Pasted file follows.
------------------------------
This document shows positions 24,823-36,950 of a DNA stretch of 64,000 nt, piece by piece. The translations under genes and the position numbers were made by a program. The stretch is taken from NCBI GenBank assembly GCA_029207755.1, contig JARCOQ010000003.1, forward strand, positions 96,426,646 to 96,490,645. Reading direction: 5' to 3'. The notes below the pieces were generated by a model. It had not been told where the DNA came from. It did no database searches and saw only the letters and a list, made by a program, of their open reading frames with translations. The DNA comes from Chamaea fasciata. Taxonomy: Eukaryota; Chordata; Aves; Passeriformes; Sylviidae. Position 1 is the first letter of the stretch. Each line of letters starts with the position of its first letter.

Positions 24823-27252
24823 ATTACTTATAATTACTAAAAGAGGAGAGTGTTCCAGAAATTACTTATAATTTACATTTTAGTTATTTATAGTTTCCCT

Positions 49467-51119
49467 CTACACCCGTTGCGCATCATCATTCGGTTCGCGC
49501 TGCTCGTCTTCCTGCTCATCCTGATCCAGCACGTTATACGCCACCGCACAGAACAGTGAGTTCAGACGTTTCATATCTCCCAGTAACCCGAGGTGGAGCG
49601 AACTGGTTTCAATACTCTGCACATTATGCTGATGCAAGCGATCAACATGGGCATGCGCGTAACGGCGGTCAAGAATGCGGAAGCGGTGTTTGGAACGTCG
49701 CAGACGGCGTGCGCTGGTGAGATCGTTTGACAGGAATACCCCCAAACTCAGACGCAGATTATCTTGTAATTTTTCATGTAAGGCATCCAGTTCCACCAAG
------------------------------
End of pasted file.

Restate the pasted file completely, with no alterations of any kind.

This document shows positions 24,823-36,950 of a DNA stretch of 64,000 nt, piece by piece. The translations under genes and the position numbers were made by a program. The stretch is taken from NCBI GenBank assembly GCA_029207755.1, contig JARCOQ010000003.1, forward strand, positions 96,426,646 to 96,490,645. Reading direction: 5' to 3'. The notes below the pieces were generated by a model. It had not been told where the DNA came from. It did no database searches and saw only the letters and a list, made by a program, of their open reading frames with translations. The DNA comes from Chamaea fasciata. Taxonomy: Eukaryota; Chordata; Aves; Passeriformes; Sylviidae. Position 1 is the first letter of the stretch. Each line of letters starts with the position of its first letter.

Positions 24823-27252
24823 ATTACTTATAATTACTAAAAGAGGAGAGTGTTCCAGAAATTACTTATAATTTACATTTTAGTTATTTATAGTTTCCCT

Positions 49467-51119
49467 CTACACCCGTTGCGCATCATCATTCGGTTCGCGC
49501 TGCTCGTCTTCCTGCTCATCCTGATCCAGCACGTTATACGCCACCGCACAGAACAGTGAGTTCAGACGTTTCATATCTCCCAGTAACCCGAGGTGGAGCG
49601 AACTGGTTTCAATACTCTGCACATTATGCTGATGCAAGCGATCAACATGGGCATGCGCGTAACGGCGGTCAAGAATGCGGAAGCGGTGTTTGGAACGTCG
49701 CAGACGGCGTGCGCTGGTGAGATCGTTTGACAGGAATACCCCCAAACTCAGACGCAGATTATCTTGTAATTTTTCATGTAAGGCATCCAGTTCCACCAAG